Monday, April 07, 2008

Hostage Song

Photo/Samantha Marble

Out of context, it's just a precious, awkward moment between new lovers as, over dinner, Jim meets Jennifer's parents for the first time. The banter is genuine, as is the way the two (Paul Thureen and Hanna Cheek) bask in each other's presence, and the way the father (Clay McLeod Chapman) develops a distaste for Jim's work as a private contractor while the mother (Hannah Bos) thinks everything he says is cute. Familiar territory, to be sure, but then again, that's Chapman's style (as in volume of smoke). Horror is expressed in beautiful images of poetry, and violence -- never quite explicit -- turns beauty into a thing of fear. For you see, in context, Jim and Jennifer are actually blindfolded, and the two other actors -- clad entirely in black -- are simply a dream (and at other points, memories, or their captors).

This cruelly imaginative device works a sublimely sorrowful magic -- a magic that's even stronger when side monologues from Jim's wife (Bos) and son (Abe Goldfarb) reveal that Jim has already been killed, and that even the plot's onstage fantasy (magical realism, without the hope of magic) is nothing more than the past. It also fits the style of Hostage Song, an indie-rock musical (with music and lyrics by Kyle Jarrow) that dwells in active contradictions -- where the sensation of being beheaded is likened to that of a balloon floating freely into the sky, or where characters run the risk of being abducted from their songs, mid-note.

These moments are all starkly directed by Oliver Butler, who distills his cleverness (The Eaten Heart) into the sort of minimalism necessary to hold the distinct pieces of the show together. He uses empty space (and a few eerily out-of-place objects, like an upturned file cabinet) to close in on the characters, forcing them, in essence, to displace all that terrifying emptiness with their imaginations. (Mike Riggs's lighting helps, too, to focus our attention on the elegiac monologues.) Furthermore, by acknowledging the artifice of the show -- the band (Drew St. Aubin, Paul Bates, Jonathan Sherrill, and Mr. Jarrow) is just behind the back wall's three revolving panels -- Butler is able to use Jarrow's music to add the emotion that Chapman's exceedingly smart but necessarily restrained text lacks. This is another contradiction that works, as the deliberate script bleeds into the emotionally charged lyrics of the show.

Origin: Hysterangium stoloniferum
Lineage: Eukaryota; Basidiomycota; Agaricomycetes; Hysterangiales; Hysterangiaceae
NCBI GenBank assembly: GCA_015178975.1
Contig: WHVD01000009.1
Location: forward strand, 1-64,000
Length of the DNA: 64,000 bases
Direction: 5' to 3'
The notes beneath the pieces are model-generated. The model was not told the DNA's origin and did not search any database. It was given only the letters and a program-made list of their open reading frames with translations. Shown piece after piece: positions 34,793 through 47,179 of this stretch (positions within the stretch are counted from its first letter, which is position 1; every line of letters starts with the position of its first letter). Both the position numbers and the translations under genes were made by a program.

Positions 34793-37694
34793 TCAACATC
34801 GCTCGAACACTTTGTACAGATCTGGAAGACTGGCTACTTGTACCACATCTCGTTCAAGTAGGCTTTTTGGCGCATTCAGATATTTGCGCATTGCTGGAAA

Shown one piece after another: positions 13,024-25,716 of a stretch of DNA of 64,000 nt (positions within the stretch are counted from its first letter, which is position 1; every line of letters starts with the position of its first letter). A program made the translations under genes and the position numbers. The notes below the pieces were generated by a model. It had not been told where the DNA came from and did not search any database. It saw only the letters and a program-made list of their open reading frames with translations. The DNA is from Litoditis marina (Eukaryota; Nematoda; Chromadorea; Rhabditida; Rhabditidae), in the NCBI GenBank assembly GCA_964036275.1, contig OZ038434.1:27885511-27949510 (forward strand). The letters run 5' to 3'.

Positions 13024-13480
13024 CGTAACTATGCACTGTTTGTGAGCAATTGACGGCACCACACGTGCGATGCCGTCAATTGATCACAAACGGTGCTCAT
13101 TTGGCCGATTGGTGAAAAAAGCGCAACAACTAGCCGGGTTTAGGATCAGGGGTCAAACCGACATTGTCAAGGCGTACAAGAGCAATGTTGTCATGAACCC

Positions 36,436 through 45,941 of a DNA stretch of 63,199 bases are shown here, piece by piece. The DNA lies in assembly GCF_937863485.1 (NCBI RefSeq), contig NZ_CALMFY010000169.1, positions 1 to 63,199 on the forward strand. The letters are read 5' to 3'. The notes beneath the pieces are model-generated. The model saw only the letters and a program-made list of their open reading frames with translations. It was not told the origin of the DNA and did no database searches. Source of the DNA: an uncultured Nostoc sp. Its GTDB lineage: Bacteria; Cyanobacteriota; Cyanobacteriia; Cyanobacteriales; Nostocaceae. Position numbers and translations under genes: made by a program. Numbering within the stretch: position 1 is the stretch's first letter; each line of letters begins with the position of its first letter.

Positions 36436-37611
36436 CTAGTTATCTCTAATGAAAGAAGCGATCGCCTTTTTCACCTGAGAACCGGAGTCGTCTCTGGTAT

Within those contradictions, Hostage Song also finds a rare sort of honesty that allows it to be affecting despite the marked lack of realism. When Cheek and Thureen sing, Goldfarb often harmonizes with them (in either a solid baritone or ethereal falsetto), but whereas Goldfarb -- as an outsider -- sings with the once-removed perfection of a recording, the hostages burst out with a rawer, coarser sound. Jarrow's music jags them onward with a false hope that turns even upbeat melodies into starkly pessimistic tunes given their unavoidable fate. Even through that, these Everyhostages find glitter even in the dark of death. (The final image of the play, stripped of illusion, is worth the ticket.) Now, if the characters can make the best of a bad situation, just imagine what this creative team -- a veritable "downtown supergroup" -- is able to do given the best of a good situation. Better yet -- don't imagine it. Go downtown and see it for yourself.

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